creation story

"Mayor and chancellor show" touts 54 schools opening this fall

Mayor Bloomberg, flanked by Chancellor Walcott and new school leaders, discusses the city's school creation efforts.

When Mayor Bloomberg entered office in 2002, there were about fewer than 1,200 schools in the city. By the time he leaves, there will be about 1,800.

That number — representing a more than 50 percent increase — had Bloomberg and Chancellor Dennis Walcott in a good mood during a press conference today to tout this year’s crop of new schools. Thirty Department of Education-run schools will open in September, as will 24 privately managed charter schools.

“We have created so many new schools. It is truly amazing,” said Walcott, who stood with Bloomberg and dozens of freshly minted principals at Manhattan’s Washington Irving High School, which will house two of the new schools. The pair touted a recent study by the research firm MDRC that concluded that the city’s new small high schools have continued to post higher graduation rates than other schools that remained open.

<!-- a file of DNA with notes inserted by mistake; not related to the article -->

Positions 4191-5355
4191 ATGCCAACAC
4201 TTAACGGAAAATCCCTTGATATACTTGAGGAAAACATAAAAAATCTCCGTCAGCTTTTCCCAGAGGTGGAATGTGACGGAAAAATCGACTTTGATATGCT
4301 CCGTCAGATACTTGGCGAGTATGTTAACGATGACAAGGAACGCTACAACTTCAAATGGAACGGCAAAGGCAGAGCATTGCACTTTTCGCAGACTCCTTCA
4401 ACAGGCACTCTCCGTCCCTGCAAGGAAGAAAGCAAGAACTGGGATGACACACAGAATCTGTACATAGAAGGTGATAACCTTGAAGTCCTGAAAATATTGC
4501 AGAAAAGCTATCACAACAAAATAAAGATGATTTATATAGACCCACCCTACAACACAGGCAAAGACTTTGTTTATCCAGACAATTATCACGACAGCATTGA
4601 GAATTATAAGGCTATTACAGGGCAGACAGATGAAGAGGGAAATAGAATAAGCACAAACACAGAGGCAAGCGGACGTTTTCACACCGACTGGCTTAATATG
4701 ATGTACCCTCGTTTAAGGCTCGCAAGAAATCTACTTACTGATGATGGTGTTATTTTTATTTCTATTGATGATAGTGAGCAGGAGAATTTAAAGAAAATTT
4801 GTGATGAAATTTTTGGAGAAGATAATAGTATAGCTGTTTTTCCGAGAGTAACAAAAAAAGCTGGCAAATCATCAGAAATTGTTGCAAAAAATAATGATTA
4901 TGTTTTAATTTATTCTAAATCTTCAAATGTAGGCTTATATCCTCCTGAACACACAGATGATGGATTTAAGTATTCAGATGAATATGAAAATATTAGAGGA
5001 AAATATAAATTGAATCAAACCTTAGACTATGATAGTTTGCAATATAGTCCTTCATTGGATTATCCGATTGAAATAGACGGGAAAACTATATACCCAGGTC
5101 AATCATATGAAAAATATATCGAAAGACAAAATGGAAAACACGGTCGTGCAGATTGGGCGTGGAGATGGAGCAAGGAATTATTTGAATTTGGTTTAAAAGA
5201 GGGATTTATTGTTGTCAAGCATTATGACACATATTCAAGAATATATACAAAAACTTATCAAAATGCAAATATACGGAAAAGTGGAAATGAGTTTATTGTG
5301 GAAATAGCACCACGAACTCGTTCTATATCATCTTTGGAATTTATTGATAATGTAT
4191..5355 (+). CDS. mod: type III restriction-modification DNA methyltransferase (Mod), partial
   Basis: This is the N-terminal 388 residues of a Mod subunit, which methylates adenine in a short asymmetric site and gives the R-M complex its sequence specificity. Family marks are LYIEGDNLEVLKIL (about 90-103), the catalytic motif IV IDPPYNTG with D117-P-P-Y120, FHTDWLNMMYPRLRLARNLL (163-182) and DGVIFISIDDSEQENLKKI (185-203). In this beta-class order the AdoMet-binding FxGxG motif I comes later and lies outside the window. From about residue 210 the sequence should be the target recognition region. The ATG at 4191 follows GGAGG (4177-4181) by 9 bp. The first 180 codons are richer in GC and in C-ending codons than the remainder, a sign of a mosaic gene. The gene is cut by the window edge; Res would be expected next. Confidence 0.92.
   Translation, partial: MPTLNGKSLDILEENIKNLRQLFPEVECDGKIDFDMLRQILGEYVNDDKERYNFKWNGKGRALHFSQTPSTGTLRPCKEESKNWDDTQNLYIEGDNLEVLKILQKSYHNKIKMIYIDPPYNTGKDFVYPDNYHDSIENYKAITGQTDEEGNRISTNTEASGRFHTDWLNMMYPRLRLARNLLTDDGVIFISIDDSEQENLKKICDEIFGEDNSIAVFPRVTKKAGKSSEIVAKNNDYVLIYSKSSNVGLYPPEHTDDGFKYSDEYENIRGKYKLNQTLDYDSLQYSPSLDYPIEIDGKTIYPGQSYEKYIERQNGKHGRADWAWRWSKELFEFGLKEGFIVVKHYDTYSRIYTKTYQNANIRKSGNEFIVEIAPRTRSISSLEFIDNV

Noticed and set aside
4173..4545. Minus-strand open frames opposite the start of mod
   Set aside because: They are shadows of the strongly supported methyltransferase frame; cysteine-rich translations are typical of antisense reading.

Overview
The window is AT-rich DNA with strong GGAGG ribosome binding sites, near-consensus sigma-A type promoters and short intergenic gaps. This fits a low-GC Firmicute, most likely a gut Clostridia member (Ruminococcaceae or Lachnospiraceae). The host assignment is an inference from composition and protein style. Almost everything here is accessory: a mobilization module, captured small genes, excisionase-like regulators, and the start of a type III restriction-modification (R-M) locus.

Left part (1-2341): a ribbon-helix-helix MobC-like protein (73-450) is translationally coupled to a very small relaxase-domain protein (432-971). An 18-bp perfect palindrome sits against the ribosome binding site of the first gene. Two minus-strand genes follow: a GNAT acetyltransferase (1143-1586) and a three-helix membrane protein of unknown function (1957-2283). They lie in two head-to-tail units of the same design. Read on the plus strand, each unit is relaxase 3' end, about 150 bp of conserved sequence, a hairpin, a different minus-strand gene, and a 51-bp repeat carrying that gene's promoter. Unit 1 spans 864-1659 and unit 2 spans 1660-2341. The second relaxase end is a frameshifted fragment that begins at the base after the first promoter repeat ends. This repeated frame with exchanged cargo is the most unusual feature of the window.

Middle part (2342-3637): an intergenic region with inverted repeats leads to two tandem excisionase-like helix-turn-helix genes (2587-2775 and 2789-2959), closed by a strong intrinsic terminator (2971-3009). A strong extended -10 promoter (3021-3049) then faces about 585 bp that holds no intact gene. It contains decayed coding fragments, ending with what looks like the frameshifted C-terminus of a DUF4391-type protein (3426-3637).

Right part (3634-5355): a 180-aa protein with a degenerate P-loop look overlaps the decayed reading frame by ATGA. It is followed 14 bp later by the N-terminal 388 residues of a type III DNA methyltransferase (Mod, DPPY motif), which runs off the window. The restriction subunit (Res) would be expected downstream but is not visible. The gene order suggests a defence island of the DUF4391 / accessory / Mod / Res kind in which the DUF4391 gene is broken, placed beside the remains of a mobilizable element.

The addition of 54 schools created through the department’s new schools creation process will bring the total number of city schools to 1,750 this fall, 589 of them opened under Bloomberg’s watch. Bloomberg has promised to create at least 50 new schools next year — evenly split between charter and district-run — and he reiterated that vow again today.

Another 26 new schools would open under the city’s “turnaround” proposals but were not included in the small schools total touted today. Those proposals, which are likely to be approved next week, would close and immediately reopen 26 schools with new names and many new teachers in an attempt to win federal funding for the schools.